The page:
In the Nehemiah passage the connection to Jubilee, freeing of slaves and economic redistribution is to be found by looking back to chapter 5 for a larger context to Ezra’s reading of the Law.  People have been forced to sell their children into slavery to pay taxes and the implied debt connected to taxation (5.5a).  These same people are denied the Jubilee redistribution of land to enable them to buy back their children (5.5b).  Both are violations of the Laws of Moses.  This is the Law the people, chapter 8, hear read, weep over, and commit themselves to.

In the context of our current ecological crises the connections of Mosaic legislation to environmental issues become glaringly apparent.  Women, children, the global poor, minorities, marginalized people/s, and indigenous peoples all suffer disproportionately from climate change, pollution and ecosystem disruption.  Children suffering poverty, food insecurity, and with inadequate medical care are not features only of developing countries.  The statistics for these categories in the United States are sobering.  Poorer children everywhere suffer from exposure to pollution.  Food insecurity is exacerbated by climate change, especially, for children in already marginalized food production areas.  Women bear the brunt of depleted water resources and may need to walk miles for a daily supply of water.  Inner city poor, especially the elderly, suffer more from summer heat waves than those in affluent suburbs.  The global homeless suffer much more from winter cold than those in well-built and well heated homes.   Every climate, ecosystem issue we face translates into oppression of poor, marginalized, and disempowered, people.   People imprisoned in degrading and collapsing ecosystems.

Money, ownership of capital, control of production, all translate into political power.  The Mosaic Law does two fundamental things.  One, it ensures the poor, the widow, the orphan, the alien in the land are not completely ignored.  They can survive.  Two, it gives the poor a means of emerging from poverty back into productivity through periodic redistribution of resources.  The great hope for the poor in the Torah is the Year of Jubilee.  The foundations of capital – land – are redistributed.  Every family that through ill luck, mismanagement, or debt burden has lost its familial share is returned its share, is given a fresh start fully participating in the politico-economic system regardless of how they lost that participation.   What Jesus reads from the prophet Isaiah in the Nazareth synagogue is Isaiah’s hope for the freedoms and restorations of the Jubilee year.  And Jesus says this vision of Jubilee is “today.”  Now.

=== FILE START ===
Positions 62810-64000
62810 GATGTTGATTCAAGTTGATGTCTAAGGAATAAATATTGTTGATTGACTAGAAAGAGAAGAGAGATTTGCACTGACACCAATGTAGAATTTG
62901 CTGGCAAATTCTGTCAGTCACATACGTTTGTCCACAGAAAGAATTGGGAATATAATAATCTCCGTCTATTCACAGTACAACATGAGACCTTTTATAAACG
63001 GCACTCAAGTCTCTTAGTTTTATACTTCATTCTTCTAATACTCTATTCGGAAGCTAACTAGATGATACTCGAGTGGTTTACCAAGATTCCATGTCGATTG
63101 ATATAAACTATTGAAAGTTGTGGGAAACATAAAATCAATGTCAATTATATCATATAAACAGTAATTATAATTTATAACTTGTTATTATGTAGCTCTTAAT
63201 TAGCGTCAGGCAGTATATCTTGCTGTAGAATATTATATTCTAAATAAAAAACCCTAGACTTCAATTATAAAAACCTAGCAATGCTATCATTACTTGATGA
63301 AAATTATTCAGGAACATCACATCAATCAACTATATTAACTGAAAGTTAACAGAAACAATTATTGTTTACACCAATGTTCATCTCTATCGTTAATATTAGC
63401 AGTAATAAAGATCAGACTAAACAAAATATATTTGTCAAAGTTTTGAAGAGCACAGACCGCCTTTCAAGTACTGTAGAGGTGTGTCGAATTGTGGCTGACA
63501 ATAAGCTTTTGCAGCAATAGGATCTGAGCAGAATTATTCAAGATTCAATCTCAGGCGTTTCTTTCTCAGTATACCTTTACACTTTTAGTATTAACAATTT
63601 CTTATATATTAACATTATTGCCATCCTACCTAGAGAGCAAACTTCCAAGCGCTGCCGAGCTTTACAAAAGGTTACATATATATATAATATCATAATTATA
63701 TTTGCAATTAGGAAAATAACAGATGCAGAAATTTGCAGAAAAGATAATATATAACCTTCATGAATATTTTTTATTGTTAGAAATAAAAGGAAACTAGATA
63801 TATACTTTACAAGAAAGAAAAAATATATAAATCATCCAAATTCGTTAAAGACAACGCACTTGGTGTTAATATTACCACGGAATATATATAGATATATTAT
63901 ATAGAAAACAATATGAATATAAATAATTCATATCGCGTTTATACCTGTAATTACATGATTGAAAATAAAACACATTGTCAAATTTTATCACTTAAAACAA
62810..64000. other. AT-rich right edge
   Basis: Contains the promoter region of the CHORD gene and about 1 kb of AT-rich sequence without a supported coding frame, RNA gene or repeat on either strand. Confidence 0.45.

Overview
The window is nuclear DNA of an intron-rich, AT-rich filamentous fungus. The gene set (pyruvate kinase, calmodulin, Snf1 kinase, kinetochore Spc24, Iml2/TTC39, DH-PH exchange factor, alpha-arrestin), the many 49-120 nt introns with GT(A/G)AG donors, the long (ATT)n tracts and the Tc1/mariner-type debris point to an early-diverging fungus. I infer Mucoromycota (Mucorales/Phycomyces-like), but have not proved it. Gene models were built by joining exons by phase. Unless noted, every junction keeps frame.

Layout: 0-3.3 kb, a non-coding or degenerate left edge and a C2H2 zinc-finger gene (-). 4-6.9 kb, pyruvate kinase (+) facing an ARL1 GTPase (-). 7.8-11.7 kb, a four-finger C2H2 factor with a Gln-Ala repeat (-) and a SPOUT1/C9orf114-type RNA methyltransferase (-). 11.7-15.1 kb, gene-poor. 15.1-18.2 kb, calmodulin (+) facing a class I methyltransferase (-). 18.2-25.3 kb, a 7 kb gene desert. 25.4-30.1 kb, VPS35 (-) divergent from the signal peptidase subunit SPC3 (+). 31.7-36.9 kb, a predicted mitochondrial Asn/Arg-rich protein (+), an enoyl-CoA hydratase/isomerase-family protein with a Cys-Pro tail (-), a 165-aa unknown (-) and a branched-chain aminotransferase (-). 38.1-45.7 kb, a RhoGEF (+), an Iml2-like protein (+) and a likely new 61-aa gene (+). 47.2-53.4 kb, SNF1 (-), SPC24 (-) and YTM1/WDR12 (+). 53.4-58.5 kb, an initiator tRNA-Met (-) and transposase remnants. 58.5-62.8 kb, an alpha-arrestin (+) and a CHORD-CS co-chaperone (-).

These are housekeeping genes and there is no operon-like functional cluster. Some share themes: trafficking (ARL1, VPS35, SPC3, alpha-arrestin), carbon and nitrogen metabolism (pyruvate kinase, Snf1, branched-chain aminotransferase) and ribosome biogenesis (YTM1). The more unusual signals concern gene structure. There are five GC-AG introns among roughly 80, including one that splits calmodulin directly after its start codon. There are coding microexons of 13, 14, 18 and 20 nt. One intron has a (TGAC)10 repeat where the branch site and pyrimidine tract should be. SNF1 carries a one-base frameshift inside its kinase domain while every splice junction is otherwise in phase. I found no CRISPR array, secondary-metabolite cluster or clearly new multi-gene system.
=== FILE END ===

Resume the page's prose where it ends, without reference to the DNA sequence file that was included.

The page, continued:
What are the implications of Jesus’ proclamation for those imprisoned and oppressed by climate change?   Isaiah says that prisoners will be set free.  Jesus agrees.  The prisoners the text imagines are most likely in debtor’s prisons.  We need to remember that developing countries, the places where climate change impacts are largest and ameliorative practices and changes most needed, are also the places in the world most restricted by national debts.  Economic practices are dictated by the World Bank, itself controlled by prosperous countries.  These nations do not get to follow guidelines suggested by the United Nations climate agencies.  Yet they have the populations suffering most from climate change.  NOW, they should be freed.  Remember that in Mosaic Law such freedom entails empowerment with the resources needed to live sustainably, to live working to alleviate climate change.  Isaiah calls for good news to be preached to the poor.  Jesus agrees.  NOW.  Such good news is not forgiveness of personal sin and a free ticket to heaven.  Such good news is practical, accessible ways out of poverty.  The world’s rural poor, are on average, people who want to live within the balances of their ecosystems.  Good news is that they are to be enabled to do so.  Isaiah wants the oppressed to go free.  Jesus agrees.  Now.